Once everyone got their doses of love in, we were finally able to change her. I wouldn’t say her first outfit wasn’t the most memorable. It was far too big even though it was in a newborn size. Our little peanut was so tiny and weighed only six pounds. Nevertheless, she looked adorable in anything that was put on her. Her baby blue onesie said “Daddy’s Little Princess” in yellow and had a white beanie hat to match. Fitted with warm socks and a blanket and she was ready to venture into the rest of the world right there along with us.

We spent most of our night with very little sleep. It was to be expected. She was such a quiet newborn; barely any crying or screaming. I had a little mishap after giving birth that I needed stitches for so I spent most of my time trying to recover, master breastfeeding (Which ended up as an epic fail. But that’s a story for another time.), and learning about my daughter and everything I needed to know to care for her. My husband helped me tremendously and was there every time I needed him and was so hands on. Any task needed, he was there to help. After all, he was learning too.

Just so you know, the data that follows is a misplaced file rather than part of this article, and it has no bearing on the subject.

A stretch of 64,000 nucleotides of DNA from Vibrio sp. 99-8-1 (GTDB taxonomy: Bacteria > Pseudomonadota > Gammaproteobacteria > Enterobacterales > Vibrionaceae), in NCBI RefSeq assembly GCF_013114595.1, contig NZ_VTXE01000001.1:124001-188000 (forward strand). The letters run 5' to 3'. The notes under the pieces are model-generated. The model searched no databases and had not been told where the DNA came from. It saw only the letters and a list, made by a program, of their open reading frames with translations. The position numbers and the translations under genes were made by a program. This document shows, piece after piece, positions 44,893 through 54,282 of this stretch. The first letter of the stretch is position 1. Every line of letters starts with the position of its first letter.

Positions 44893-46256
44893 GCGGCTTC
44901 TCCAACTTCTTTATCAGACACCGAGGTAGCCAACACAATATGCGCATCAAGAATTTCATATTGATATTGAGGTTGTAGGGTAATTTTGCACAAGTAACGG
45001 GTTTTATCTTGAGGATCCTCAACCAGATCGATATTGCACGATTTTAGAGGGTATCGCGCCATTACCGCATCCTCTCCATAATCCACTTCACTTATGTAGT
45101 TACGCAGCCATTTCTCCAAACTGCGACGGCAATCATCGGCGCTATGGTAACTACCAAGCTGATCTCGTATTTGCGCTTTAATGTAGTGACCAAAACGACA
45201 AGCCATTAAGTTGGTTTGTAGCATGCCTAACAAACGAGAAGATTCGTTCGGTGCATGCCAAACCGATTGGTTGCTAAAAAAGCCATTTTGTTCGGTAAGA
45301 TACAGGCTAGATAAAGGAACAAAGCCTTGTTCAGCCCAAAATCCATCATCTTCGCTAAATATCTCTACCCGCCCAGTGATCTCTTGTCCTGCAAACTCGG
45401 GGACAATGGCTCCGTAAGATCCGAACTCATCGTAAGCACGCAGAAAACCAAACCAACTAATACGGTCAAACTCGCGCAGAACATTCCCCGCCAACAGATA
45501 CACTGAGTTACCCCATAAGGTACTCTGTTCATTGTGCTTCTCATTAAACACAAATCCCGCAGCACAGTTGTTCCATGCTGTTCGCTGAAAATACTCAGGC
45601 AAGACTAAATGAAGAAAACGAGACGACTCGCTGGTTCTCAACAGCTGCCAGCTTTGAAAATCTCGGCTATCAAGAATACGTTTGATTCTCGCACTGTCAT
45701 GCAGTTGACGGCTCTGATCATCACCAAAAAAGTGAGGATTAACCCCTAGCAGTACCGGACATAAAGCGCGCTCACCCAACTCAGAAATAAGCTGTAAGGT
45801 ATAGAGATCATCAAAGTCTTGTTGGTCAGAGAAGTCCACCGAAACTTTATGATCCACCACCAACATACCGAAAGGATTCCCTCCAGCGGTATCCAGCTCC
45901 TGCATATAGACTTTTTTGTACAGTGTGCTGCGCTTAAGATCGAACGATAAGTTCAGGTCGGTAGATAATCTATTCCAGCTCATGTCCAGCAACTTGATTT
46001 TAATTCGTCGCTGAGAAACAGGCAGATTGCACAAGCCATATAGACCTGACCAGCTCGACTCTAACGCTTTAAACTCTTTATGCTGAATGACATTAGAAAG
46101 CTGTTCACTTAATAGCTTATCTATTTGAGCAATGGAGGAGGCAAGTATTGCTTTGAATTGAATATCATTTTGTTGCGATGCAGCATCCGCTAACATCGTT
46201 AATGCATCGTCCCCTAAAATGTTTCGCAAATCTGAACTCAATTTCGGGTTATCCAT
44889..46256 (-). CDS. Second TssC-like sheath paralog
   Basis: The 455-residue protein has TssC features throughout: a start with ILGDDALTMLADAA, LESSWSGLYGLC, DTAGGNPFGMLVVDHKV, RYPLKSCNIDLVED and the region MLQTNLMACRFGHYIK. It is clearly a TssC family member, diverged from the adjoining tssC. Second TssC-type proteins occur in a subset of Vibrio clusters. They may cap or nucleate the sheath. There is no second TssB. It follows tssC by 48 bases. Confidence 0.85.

She mastered her first few days like a champ and before we knew it, we were ready to go home! We had officially done it. We went through three months of trying to get pregnant, nine months of pregnancy, several hours of labor and delivery, and three days in a hospital to finally reach the moment of taking her home and having her with us.

Her first day home was pure bliss. We were all incredibly exhausted both physically and visually due to the lack of sleep we were getting over the previous days but there was this calming sense about the whole day. I can’t really explain it. I think most of that calmness was because we were finally out of the hospital and back in the comforts of our own home but I also think it had a lot to do with just finally being with our girl. We couldn’t be more grateful to have the task and responsibility of cherishing and caring for the most precious gift in the world.

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Comment down below if there are any parenting stories you all would like to hear or what your own birth stories were like. Remember, we’re all different and every birth story is a real birth story.